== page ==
• Sayyed Bashir

            Dale Walker’s 2007 Bandit 1250 ‘Igor’ has 150 hp and 96 ft-lbs of torque, is 52 lbs lighter, and has a top speed of 141 mph.

          • Eric

            Yep I’m aware. That’s a lot of modifications most people won’t want to bother with. High comp pistons, different cam, Carrozzeria wheels (not available for the B1250 anymore), ECU flash for ignition and rev limit, lots of parts to make it lighter, besides all the other normal mods.

            My 2011 FZ1 made 150 rwhp and weighed 475. Less torque but equal power and still 33 pounds lighter than his modded Bandit. I don’t have the bike anymore. These days I’m more about overall balance with somewhat less power. Thinking Z900.

          • Eric

            Yeah Walker’s Bandit is a real beast. But he’s done a TON of R&D on the project and the modifications are quite extensive and expensive. For instance, the forged Carrozzeria wheels are a one-off and won’t be available for any future 1250 bikes.

      • Eric

        As far as mods go on the new Ninja1000, a full Akrapovic 4-2-1 system drops a whopping 21 pounds according to Akra’s site. Also a lithium battery would lose another 5-6 pounds depending on the duty of the OEM. If you really want to get crazy with weight loss, a set of forged aluminum wheels or carbon fiber wheels would also help a lot (Brock’s Performance has them for this model, or Z1000). Maybe a hybrid rear sprocket like Supersprox to cut more. Rearsets would eliminate big pegs with buzz weights hanging under them. Clean up the tail with a tidy drops a bit more. Things add up.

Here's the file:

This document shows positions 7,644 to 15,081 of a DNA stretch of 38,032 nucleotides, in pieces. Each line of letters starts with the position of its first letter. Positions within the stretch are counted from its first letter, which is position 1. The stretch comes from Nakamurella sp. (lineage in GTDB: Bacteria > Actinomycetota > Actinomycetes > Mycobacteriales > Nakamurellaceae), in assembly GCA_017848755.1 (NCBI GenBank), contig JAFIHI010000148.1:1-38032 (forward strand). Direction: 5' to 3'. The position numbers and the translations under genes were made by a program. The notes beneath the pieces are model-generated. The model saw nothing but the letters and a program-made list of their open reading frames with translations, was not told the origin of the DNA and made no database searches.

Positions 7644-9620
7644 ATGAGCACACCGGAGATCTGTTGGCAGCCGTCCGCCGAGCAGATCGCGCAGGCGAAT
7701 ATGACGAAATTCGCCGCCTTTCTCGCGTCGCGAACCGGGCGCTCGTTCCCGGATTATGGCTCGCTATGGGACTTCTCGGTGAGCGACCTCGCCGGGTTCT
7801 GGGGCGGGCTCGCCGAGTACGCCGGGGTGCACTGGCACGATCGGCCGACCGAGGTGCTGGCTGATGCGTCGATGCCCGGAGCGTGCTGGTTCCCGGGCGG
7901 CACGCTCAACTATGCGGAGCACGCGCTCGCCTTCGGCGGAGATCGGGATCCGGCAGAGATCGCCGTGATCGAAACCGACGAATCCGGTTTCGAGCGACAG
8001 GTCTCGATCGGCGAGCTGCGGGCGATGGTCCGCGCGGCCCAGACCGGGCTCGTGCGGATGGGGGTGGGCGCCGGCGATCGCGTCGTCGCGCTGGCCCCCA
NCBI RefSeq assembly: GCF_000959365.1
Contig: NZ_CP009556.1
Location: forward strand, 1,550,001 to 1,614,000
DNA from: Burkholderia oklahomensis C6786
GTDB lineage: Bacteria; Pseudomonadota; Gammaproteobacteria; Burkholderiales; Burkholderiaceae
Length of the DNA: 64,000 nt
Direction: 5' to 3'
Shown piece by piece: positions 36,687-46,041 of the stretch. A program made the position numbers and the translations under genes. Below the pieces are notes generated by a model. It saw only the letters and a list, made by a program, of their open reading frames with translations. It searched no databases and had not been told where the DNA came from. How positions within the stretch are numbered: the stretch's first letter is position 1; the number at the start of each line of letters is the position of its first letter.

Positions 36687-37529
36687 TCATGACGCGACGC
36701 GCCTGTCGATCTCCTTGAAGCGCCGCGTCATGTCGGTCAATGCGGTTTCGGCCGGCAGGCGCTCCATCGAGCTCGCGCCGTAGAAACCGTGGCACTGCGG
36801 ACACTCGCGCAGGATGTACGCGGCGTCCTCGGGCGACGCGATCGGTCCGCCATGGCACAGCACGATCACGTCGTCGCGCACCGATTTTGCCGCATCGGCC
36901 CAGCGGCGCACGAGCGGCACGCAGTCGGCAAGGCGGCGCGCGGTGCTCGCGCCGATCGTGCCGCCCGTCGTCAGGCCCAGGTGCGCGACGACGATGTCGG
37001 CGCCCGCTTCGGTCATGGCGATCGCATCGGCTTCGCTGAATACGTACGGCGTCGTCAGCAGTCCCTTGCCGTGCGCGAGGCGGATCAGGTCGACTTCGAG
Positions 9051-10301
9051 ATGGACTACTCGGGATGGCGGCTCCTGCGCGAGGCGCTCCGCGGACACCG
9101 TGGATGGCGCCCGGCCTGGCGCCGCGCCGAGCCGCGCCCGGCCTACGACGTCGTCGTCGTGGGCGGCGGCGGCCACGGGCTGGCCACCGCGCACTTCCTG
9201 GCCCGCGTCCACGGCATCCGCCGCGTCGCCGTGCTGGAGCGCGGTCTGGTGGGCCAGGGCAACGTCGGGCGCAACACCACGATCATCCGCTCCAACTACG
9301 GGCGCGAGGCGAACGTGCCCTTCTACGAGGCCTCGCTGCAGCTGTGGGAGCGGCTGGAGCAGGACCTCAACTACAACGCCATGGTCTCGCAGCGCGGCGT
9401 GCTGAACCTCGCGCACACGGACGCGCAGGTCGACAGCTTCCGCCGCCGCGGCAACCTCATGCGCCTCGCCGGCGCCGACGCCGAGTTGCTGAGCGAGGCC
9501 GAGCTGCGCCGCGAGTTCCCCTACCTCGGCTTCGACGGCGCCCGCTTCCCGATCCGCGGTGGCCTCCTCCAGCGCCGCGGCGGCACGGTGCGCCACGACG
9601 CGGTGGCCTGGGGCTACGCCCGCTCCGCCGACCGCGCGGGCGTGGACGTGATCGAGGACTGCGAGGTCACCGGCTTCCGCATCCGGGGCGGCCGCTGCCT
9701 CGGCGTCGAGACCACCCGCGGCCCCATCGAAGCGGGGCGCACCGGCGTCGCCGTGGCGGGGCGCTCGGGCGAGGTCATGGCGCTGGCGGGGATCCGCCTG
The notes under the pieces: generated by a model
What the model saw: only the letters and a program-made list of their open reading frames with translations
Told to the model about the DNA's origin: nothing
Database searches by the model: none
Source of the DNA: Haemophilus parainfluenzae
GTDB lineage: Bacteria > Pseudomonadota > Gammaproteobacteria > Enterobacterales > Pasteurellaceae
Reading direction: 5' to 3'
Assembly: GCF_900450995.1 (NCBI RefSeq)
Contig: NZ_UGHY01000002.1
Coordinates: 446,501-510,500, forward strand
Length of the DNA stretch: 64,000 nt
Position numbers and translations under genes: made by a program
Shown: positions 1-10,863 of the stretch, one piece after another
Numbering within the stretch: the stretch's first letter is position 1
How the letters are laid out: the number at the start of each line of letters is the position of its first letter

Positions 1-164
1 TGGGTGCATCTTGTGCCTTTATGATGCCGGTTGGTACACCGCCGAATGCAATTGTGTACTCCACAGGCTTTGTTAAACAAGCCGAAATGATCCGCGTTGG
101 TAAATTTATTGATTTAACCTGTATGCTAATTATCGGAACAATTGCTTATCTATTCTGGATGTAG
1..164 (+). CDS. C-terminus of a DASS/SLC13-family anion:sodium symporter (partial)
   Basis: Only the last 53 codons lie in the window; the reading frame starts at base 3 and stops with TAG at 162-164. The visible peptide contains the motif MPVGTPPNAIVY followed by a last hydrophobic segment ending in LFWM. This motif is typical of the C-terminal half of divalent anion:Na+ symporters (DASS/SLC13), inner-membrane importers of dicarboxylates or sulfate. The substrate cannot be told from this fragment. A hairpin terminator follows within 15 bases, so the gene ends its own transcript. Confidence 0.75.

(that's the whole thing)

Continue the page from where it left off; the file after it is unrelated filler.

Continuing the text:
Since 2017 has no changes from 2016, this map should be the same.
        http://www.ivansperformanceproducts.com/2014%20Z1000%20All%20Stock%20vs%20full%20Akra%20abmod%20pkg.GIF

        In 2014 they dropped in a different intake cam for less valve timing overlap and more torque-laden midrange. That dropped about 6 hp off the top.

  • Vrooom

    It’s not a sport tourer in the traditional sense of a FJR, Concours 14, R1200RT, etc. but more in the sense of the old Ducati ST. 5 gals is a bit too small, the screen is a bit too small, and the seating just a bit committed for 500 mile days in the saddle. But, you can tour on anything, and I’ll bet this would be a hoot when the road got twisty.

    • Born to Ride

      In my mind, the bikes you listed have always just been “Tourers”. I mean, when your bike weighs over 600lbs and has a saddle that emulates the origin of the term, what kind of sport aspirations do you really have? Sure the Goldwing and K1600 are even more touring focused, but they are in a class of their own. YMMV

  • DickRuble

    Too heavy, too blah… For $5K, with less than 3000 miles and bags included .. maybe.. otherwise pass.

    Edit: Waaay too heavy. Give it two years and buy it used for less than $5K.

    • Born to Ride

      Get an exhaust, 190/55 rear tire, and a tune. Nothing blah about a bike that weighs under 500lbs, makes 150 rwhp with fat midrange, and handles like a proper sport bike.

      • DickRuble

        It weighs 510lbs without the luggage. Add 25 lbs for that. How much for the fat tire? $200? How much for the tune? $1000 minimum? We now have a $14700 bike that weighs 535lbs, that is still blah.. I don’t know where you got 150hp at the wheel… but it’s mostly irrelevant..

        • Born to Ride

          The first thing I would do is ditch that boat anchor of an exhaust system and install a lithium battery, that’s a 30lb weight reduction on this bike. As far as price goes, what bike are you even comparing it to? Compared to the cost of a superduke GT, you can have a bike that is undoubtedly more reliable, perfectly set up for you with premium suspension components, tuned engine and exhaust with perfect throttle response, AND lighter by at least 10 lbs with luggage(not that you’d ever notice that difference). And after spending all that money on the bike, you’d probably still have a grand left over compared to the cost of the stock SDGT, which is the only direct competitor to this bike at the moment. Also, I posted a dyno chart lower down and with a little looking around you can confirm those dyno numbers are pretty standard on a properly tuned ninja 1000.

          • Sayyed Bashir